Gaime signals appeal possibility
In prison after taking a plea deal in the 1999 death of her son, she says she wasn't mentally competent when the deal was made.
By MOLLY MOORHEAD
Published August 11, 2006
DADE CITY - Before finding Kristina Gaime guilty of killing one of her sons and trying to kill the other, Circuit Judge Lynn Tepper sized up the defendant's mental state.
"You certainly appear competent today," Tepper told Gaime on Oct. 5, 2005.
Gaime now says she wasn't.
In a new motion handwritten in prison, the 42-year-old Land O'Lakes mother says she was not mentally competent when she accepted her plea deal in a 1999 murder-suicide plot.
By pleading guilty last year to second-degree murder and second-degree attempted murder, Gaime got a 20-year prison sentence, but she would likely only have to serve up to 12 years. The deal avoided a possible life sentence and spared Gaime's surviving son from having to testify against his mother.
In the midst of a custody dispute with ex-husband Stephen Rotell, Gaime was accused of drugging the boys, ages 6 and 8, loading them into her minivan with her and starting the engine in a closed garage.
Mathew, the younger boy, died. Adam, now 15, survived.
Before Tepper accepted the plea, she grilled Gaime about her mental history, medications she was taking and whether she understood what she was doing.
"Yes, ma'am," Gaime repeatedly said.
The judge also questioned Gaime's attorneys from Barry Cohen's powerful Tampa firm.
"She's going to enter a plea of guilty in her best interest," Lyann Goudie told the judge.
After an hour, the hearing ended. Gaime was fingerprinted and led to prison.
Months later, she did a turnaround. In April, she wrote from her Ocala prison signaling her intention to fight the plea deal but never said why.
This latest motion, filed in a peripheral matter in the criminal case, provides her rationale.
Gaime, referring to herself in the third-person as the "defendant," says she is seeking "post-conviction remedies because she believes ... that she was not competent to stand trial and was not mentally competent at the time she entered a voluntary plea."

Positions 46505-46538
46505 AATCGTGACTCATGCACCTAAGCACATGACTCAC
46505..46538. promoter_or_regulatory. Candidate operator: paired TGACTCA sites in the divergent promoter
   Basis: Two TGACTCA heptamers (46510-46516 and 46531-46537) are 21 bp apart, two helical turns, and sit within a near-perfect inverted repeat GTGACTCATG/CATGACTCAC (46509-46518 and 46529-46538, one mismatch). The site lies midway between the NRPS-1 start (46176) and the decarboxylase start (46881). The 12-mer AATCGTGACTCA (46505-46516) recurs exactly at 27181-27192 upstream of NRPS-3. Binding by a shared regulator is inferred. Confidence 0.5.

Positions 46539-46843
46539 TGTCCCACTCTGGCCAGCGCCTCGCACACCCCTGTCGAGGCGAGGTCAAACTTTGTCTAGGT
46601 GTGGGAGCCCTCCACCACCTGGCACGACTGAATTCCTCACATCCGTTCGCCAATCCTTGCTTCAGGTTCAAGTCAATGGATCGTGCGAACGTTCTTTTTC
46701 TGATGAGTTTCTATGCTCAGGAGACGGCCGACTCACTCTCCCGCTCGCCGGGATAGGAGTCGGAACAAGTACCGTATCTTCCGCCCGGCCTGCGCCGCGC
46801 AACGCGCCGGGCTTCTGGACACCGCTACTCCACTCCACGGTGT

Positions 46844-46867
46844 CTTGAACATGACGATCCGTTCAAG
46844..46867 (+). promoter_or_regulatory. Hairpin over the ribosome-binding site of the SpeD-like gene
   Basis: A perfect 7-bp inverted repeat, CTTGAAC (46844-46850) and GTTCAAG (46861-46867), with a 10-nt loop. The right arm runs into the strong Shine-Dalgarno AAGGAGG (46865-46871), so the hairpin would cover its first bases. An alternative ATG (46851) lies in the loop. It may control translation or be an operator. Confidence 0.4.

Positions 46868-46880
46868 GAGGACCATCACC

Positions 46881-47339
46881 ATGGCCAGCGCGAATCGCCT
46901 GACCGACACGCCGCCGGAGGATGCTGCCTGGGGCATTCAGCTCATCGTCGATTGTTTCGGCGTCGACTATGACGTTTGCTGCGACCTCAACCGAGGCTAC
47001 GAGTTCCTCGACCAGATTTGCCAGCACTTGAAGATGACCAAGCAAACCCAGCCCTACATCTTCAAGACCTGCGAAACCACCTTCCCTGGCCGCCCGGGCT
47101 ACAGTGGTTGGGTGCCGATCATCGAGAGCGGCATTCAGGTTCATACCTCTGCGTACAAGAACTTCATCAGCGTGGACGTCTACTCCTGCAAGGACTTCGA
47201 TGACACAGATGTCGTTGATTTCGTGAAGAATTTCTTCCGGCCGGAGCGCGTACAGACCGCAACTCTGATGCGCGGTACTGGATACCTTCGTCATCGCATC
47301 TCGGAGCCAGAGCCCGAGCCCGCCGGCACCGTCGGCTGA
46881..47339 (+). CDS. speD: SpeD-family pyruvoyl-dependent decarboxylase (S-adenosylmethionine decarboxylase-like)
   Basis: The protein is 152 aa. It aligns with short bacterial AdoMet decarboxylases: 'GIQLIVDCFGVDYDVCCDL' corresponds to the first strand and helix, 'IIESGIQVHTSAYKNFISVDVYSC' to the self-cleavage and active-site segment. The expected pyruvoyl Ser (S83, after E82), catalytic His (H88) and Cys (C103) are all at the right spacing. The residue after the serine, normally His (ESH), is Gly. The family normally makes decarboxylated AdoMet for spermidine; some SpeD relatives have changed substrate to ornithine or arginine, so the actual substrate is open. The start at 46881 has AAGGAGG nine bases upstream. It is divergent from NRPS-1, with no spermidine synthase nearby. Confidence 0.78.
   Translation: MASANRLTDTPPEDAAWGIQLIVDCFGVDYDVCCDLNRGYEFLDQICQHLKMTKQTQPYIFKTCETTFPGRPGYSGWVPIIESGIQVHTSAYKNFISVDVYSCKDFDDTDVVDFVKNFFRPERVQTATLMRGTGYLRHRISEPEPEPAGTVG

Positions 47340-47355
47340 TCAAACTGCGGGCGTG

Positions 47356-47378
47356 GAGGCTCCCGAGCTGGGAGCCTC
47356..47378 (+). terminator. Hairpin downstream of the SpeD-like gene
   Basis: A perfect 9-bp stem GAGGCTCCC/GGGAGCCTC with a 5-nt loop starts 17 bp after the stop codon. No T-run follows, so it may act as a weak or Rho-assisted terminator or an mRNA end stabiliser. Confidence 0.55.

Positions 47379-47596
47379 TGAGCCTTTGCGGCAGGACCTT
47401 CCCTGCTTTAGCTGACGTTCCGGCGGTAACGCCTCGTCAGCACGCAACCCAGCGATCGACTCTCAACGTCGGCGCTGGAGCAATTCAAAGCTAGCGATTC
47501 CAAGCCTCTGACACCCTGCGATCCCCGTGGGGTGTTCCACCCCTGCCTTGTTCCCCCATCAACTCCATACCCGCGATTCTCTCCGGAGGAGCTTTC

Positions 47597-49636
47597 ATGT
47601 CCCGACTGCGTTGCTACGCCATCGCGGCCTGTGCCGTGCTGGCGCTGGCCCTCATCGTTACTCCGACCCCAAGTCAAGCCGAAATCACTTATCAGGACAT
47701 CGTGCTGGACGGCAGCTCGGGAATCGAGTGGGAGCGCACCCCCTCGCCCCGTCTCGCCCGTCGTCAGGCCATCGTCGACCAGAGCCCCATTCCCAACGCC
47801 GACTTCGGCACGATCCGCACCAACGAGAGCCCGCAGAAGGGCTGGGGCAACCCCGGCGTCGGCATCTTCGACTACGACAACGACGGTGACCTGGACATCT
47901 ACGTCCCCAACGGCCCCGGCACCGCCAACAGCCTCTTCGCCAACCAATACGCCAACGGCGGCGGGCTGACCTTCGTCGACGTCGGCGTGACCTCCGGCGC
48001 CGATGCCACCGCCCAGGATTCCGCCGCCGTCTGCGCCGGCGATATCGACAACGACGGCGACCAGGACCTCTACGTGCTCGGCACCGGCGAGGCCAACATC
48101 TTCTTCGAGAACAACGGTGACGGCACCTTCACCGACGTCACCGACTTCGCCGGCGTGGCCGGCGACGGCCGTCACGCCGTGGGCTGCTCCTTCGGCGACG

It's the first mention of using mental incompetency as grounds for appeal. Gaime wrote that "discovery records" led her to this new realization.
The attorney for Gaime's ex-husband and surviving son isn't buying it.
"I think the fact that she's challenging the plea deal- that was the deal of the century - means she is mentally incompetent now, not then," Kennan Dandar said. "She should be very happy with that plea deal."
Thursday, Tepper said she tried to be thorough in Gaime's hearing in anticipation of an appeal.
"It's my policy to investigate the issues very carefully," Tepper said.
Chief Assistant State Attorney Bruce Bartlett said the judge and Gaime's own attorneys would have known if she were mentally incompetent that day.
"I think it's just one of those situations where you have pleader's remorse," he said.
Legally, Gaime has a tough road ahead, said Robert Batey, a professor of criminal law at Stetson University College of Law in Gulfport.
"It's common for these types of claims to be made," he said. "It's uncommon for them to succeed."
Gaime's April motion prompted Cohen's firm to ask a judge to remove it from the case. In this latest motion, Gaime claims the firm is still "ethically bound" to represent her in a dispute over property seized during the criminal investigation.
That's another sign Gaime might challenge her plea deal on mental competency grounds, the professor said, rather than claiming ineffective assistance of counsel. Otherwise, the firm could not remain on the case, as Gaime has requested.
A hearing is scheduled for Aug. 31.